We strive for excellence in education and high levels of teen engagement. A much higher percentage of our students attend Confirmation Academy than the 50% nationwide average, and we have over forty students in our Post Confirmation class.
Last year we set out to create affinity groups to deepen relationships among congregants. Today 12 groups are forming: from gourmet foodies to cyclists, and over fifty people have expressed interest.
These are a few examples that demonstrate that when we open ourselves up to possibilities, and embark on the journey, we often go farther than imagined.
The New Year is a great time to see new possibilities for Jewish growth. We have an exceptional lineup of guest speakers and adult education opportunities. If each of us could find a way to help this community grow by volunteering, making a donation and/or leaving a legacy gift, we would be a stronger and more vibrant Temple Beth-El.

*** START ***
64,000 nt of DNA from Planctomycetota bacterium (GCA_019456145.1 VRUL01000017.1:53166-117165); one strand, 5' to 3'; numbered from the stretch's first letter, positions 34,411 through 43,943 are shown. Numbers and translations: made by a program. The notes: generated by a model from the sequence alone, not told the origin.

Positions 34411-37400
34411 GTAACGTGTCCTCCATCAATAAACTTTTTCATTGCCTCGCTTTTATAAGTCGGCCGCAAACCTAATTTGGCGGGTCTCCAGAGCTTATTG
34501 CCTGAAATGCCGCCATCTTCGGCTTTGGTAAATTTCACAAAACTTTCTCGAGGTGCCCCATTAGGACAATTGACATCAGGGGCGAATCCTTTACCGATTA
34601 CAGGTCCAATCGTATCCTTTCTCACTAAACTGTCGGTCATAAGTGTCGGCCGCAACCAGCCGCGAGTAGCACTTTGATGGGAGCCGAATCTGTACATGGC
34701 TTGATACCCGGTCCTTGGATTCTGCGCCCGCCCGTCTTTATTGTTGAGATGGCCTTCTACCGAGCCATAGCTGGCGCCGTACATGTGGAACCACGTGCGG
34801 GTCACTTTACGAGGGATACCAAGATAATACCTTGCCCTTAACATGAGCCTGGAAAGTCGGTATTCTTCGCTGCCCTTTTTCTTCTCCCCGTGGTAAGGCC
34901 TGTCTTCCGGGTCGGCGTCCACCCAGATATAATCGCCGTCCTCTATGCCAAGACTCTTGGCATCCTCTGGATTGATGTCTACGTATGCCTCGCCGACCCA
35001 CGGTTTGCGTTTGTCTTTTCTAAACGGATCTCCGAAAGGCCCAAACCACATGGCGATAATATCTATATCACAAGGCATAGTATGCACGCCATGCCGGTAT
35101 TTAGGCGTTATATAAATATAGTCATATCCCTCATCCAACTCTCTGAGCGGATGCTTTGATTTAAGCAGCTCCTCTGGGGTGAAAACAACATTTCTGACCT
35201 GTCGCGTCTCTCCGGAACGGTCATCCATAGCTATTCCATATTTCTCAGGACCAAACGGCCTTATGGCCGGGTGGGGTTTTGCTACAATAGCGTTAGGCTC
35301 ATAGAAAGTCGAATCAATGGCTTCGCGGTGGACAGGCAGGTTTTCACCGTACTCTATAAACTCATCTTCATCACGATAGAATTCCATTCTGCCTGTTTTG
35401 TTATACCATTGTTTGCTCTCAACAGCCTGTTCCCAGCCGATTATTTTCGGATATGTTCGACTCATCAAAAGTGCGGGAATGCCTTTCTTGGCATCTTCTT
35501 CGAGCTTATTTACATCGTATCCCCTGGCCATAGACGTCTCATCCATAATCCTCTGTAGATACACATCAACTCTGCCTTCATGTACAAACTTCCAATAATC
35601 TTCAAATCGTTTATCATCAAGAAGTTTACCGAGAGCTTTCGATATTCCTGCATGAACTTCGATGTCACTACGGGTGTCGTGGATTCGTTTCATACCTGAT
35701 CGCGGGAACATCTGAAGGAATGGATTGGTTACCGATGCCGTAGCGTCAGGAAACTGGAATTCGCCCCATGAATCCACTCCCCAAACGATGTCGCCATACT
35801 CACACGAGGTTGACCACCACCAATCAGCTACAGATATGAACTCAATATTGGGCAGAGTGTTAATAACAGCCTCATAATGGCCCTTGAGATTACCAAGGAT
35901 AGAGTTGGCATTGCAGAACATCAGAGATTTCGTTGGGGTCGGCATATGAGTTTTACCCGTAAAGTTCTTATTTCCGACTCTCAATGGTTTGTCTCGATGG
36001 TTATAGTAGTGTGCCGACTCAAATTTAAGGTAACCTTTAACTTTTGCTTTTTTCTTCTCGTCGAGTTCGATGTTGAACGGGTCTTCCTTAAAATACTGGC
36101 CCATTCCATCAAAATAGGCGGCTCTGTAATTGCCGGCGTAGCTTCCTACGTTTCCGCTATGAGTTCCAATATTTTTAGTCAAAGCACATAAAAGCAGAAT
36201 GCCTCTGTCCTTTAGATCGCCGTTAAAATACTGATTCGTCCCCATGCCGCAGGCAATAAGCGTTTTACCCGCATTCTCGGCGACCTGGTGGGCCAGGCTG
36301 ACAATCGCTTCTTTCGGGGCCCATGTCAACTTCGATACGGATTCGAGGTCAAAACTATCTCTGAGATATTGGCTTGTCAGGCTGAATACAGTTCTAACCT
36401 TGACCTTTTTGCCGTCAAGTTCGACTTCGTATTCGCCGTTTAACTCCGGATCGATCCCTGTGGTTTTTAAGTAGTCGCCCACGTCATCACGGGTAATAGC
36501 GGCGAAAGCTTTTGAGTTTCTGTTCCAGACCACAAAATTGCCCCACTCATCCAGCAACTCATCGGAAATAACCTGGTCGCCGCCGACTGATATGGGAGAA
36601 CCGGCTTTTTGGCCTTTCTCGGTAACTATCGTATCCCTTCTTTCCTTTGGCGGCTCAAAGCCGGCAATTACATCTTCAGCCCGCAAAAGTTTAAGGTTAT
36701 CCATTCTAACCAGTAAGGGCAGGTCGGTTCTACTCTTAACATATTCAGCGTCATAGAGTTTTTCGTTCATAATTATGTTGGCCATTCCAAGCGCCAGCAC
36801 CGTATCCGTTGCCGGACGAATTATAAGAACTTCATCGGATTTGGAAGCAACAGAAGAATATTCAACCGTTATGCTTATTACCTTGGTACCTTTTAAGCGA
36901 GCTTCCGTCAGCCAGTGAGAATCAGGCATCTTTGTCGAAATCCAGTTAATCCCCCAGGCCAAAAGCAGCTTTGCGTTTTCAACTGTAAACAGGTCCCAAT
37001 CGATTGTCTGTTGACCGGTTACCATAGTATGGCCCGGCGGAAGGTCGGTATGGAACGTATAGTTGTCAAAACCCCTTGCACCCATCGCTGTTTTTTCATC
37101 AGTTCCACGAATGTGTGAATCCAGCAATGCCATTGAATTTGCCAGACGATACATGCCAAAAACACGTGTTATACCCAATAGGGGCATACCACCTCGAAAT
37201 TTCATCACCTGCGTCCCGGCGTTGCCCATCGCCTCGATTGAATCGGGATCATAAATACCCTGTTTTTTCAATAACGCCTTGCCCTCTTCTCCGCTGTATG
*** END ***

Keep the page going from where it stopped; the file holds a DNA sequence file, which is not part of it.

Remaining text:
On Rosh Hashanah Jay Lavroff spoke about our High Holy Day Appeal. Thanks to all who have already contributed, and if you have not yet done so, please consider making a donation. Your commitment is a true mitzvah, a gift that helps ensure our future.
This is the last time I will stand before all of you as president of this wonderful community. Thank you for trusting me to carry Temple Beth-El’s torch for a short while. I am grateful for this opportunity. May this be a good and sweet year for all of us, and may we see the possibilities in our own lives, and together as a community.
May we dream big, ask “what if,” and may we go from strength to strength!
Temple President, 2016-2018